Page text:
Patient perspective: living with diabetes

As diabetes is put in the spotlight tomorrow on World Diabetes Day, we share the diary of one American patient living with this disease to help others on a similar journey and explain what daily life is like with a chronic condition.

When I was diagnosed…

I am 39 years old and I was diagnosed with type 2 diabetes more than five years ago. After a very sad and challenging week, I began having vision problems which prompted a visit to the eye doctor. After a basic eye exam he ran me through a number of additional exams including blood sugar levels. My blood sugar was 300 units when the normal is less than 100 and my A1C [blood sugar level test] result was 10 units when the normal is less than seven. Since that time I have taken control, working with an endocrinologist to diligently control my blood levels daily.

As a result of my diabetes, I have low energy, skin and sleep problems, recurrent infections and I am overweight. In addition to diabetes, I have high blood pressure, high cholesterol and triglycerides, and in the past I have had neurological problems that I have endured to date.

All in a day

Does diabetes ever go away? Unfortunately, no. In fact, it brings added complications when married to other health challenges. With UTI [urinary tract infection] issues my diabetes gets out of control and is still out of control! Ugh. Hating diabetes is an ongoing thought of mine. I am on long-acting insulin and we are still looking for an oral medication that works and doesn’t have side effects. My diet has been very good; even over the holidays I have managed to avoid all the sweets, but diet seems irrelevant to controlling my diabetes right now. Exercise would help but muscle spasms have kept me at a very low level of exercise. It drives me crazy dealing with health issues! I just want my life back!

My new normal

It is a constant burden and horrible that it isn’t always within my control. Sometimes I do everything perfectly and blood sugars spike for no reason. Other times I give up and eat poorly and my blood sugars are fine. It drives me crazy that there isn’t a predictable cause and effect. There are times I just take a break from testing and trust that my meds are all working. It really needs constant monitoring.

I have been on and off insulin since my cancer treatment and I’m finally off the short-acting insulin again with an A1C of 5.9. I am celebrating the small victories! I haven’t been able to exercise since my cancer treatment and that has changed my blood sugars. When I can exercise again it will help.

My advice is do the best you can and be kind to yourself. Don’t blame yourself when things aren’t perfect with diabetes. Ask your doctor for some freedoms. My doc said if I am good diet-wise six days a week to go ahead and eat something I want on the seventh day. That was so freeing that I rarely splurge, but knowing I can makes me feel better.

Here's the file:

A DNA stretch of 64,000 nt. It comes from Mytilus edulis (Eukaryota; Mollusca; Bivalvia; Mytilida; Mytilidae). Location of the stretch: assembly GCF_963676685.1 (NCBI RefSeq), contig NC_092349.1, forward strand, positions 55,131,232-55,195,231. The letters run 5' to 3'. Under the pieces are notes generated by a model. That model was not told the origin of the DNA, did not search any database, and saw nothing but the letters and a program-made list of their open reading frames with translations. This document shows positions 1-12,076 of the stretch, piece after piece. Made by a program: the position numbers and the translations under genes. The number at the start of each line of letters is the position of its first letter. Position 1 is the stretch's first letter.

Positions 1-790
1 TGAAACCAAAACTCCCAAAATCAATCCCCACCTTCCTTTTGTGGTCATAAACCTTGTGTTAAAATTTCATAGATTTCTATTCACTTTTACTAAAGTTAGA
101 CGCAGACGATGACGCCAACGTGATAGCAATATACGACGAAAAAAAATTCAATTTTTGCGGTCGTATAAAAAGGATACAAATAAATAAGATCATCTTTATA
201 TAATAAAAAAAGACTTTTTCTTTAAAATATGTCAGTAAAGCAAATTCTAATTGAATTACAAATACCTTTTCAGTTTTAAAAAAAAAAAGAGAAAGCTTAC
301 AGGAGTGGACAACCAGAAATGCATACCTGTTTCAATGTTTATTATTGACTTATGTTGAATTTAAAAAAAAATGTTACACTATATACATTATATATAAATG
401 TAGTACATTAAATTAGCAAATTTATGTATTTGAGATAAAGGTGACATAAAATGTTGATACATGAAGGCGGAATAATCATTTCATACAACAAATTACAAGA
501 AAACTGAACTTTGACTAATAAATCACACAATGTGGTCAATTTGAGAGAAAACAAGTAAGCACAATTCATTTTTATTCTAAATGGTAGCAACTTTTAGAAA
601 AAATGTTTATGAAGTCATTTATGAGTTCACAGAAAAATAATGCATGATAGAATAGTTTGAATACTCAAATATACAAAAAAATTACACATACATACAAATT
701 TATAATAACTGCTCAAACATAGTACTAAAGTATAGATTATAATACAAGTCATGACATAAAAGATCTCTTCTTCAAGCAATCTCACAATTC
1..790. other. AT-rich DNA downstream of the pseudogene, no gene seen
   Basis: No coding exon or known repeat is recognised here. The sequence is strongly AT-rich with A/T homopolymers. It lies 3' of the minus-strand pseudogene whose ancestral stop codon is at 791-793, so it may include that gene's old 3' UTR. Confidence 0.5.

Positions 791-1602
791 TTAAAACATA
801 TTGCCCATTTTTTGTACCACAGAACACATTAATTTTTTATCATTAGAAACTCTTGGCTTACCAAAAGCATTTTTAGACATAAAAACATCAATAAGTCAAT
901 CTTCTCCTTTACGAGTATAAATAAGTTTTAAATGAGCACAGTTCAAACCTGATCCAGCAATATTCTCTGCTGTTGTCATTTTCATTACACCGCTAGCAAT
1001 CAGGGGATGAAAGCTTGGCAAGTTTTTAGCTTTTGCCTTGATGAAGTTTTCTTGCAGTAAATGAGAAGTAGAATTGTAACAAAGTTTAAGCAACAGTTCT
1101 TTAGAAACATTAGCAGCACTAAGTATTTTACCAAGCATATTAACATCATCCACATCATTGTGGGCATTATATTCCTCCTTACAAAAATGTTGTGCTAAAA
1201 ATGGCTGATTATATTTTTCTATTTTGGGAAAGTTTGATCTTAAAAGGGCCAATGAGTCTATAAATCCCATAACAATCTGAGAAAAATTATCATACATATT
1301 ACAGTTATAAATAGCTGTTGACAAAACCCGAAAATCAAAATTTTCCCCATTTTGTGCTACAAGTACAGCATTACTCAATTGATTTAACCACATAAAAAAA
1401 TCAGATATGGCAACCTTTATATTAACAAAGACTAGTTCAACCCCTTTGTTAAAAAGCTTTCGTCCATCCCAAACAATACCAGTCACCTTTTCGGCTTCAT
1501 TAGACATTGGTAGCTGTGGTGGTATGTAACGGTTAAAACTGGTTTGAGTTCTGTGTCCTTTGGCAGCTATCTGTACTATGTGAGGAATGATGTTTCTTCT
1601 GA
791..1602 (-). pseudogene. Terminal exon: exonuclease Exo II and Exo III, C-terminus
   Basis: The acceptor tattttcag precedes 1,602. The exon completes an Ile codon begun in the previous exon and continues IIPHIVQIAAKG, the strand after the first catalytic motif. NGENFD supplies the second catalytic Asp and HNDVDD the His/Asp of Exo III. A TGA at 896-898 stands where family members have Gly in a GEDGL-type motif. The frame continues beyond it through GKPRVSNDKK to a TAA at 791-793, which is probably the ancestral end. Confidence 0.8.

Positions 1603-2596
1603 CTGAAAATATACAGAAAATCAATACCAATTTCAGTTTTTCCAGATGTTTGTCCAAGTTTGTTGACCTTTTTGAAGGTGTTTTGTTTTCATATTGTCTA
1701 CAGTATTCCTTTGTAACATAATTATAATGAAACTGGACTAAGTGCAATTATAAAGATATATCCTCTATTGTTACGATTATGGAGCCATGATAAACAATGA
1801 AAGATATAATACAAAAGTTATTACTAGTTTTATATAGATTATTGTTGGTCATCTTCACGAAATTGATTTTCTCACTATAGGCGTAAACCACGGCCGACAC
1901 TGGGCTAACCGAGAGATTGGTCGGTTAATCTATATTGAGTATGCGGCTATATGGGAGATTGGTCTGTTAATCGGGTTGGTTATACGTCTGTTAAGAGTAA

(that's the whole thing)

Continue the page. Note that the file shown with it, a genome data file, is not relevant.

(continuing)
My private thoughts

It’s so frustrating to try to do things right and when there are only small results any progress made goes out of the door and I lose the desire to continue. Another day starts and everything is the same – the same routine, the same medication. You feel helpless, but you know you have keep following the regime. Tomorrow is a new day and maybe you will find within or around you a new force or a little inspiration. It is a lifelong process without a break and it feels like a burden all the time. When your levels are controlled, though, the burden seems less. Take care of yourself in other ways and reward yourself all the time. Life is short and you deserve to go shopping, or to a movie, or find the things that make you happy.

Like many others

Every day is a new day. I have finally learned we just have to do the best we can every day. I have found things like pain and illness raise my blood sugars. I may eat perfectly but if I am sick my blood sugars are still 100pts too high! It is OK though as each day we get better at our routines. Every day they have new medicines that might work better. We have changed my meds many times. Things work great for a while then things change. Yes we do all the things for those who love us and because we love ourselves. We don’t want the complications like blindness, amputations, etc. So every day we are motivated to take care of ourselves so we will be there for others.

You are not alone! That doesn’t mean diabetes doesn’t feel like a lonely disease. It is, because only you can take care of yourself and only you can decide what is working and what isn’t. That is why it is a burden. That, and the fact that even when you do everything right, things can go wrong. Just take each day as it comes and adjust as you need to. Hopefully you will find a normal that works for you.

The reality of World Diabetes Day

A diabetes diagnosis is more than a day. Individuals live with this diagnosis every minute of every day. Finding a way to share something private about your health so you can leverage being social as a way to be healthier, is a daily occurrence on the internet. This story was shared on and is one example of how privacy breeds transparency. This individual’s story is a living inspiration for those newly diagnosed or living with diabetes and a reminder that they are not alone in their experience.

Read another patient experience diary:

Patient perspective: living with arthritis